(image from Georganteli and Cook 2006)


(image from the Magi Chapel of

Palazzo Medici-Ricardi, Florence)


John VIII Palaiologos (born 18 December 1392) was the eldest son of Emperor Manuel II Palaiologos and the Serbian princess Helena Dragaš.  As a child, while his father journeyed in 1400-1403 to the royal courts of Western Europe during the great Ottoman blockade of Constantinople, John VIII was left in Methone in the Peloponnese. Crowned co-emperor in 1421 he reigned as a sole ruler from 1425 until his death in 1448 when his brother Constantine XI succeeded him on the throne. John VIII faced mounting military pressure from the Ottoman Turks who under Sultan Murad II (1421-1451) grew to become again a formidable power in the eastern Mediterranean. John VIII witnessed the Ottoman siege of Constantinople in 1422, the fall of Thessalonica to the Ottomans in 1430 and the debacle at Varna in 1444. Before the Council of Ferrara-Florence, John VIII had already journeyed once to the West in 1423-24, where he hoped to solicit military help from Venice and Hungary. For him the Union was a clever diplomatic move which he hoped would bring about massive Western assistance in the form of a crusade against the Ottomans. Thrice married, John VIII was a well educated man, a patron of court poets, and a masterful horseman who left memorable impressions among Renaissance artists in Italy.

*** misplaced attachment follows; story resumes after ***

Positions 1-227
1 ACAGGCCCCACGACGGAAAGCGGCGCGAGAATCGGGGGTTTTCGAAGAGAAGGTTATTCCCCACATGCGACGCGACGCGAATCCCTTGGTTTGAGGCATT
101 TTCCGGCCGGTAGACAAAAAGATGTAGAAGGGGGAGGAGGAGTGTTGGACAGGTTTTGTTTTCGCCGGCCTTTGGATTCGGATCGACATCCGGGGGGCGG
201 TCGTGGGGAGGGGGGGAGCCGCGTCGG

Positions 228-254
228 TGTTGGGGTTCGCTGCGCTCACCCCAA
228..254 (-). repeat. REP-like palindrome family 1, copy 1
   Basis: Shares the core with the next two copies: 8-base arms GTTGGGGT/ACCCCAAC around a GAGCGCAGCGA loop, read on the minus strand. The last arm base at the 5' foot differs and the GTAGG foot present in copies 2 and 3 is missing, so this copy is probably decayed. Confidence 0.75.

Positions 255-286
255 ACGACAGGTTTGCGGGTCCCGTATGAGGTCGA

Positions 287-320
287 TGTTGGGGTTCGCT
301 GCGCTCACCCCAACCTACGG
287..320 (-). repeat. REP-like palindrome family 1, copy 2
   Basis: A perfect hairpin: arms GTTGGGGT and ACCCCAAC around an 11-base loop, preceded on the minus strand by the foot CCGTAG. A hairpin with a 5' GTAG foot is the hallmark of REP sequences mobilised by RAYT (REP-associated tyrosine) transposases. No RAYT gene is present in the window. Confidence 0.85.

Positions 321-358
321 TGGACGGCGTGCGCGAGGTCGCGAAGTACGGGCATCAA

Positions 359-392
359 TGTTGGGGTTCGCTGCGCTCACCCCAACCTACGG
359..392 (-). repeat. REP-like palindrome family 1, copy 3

See also the Patriarch, Pope, Doge and the other historical figures involved under the Prosopography section of the menu.









The Translation is © Centre for Byzantine, Ottoman and Modern Greek Studies, IAA, University of Birmingham 2008


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Last updated 19 June 2008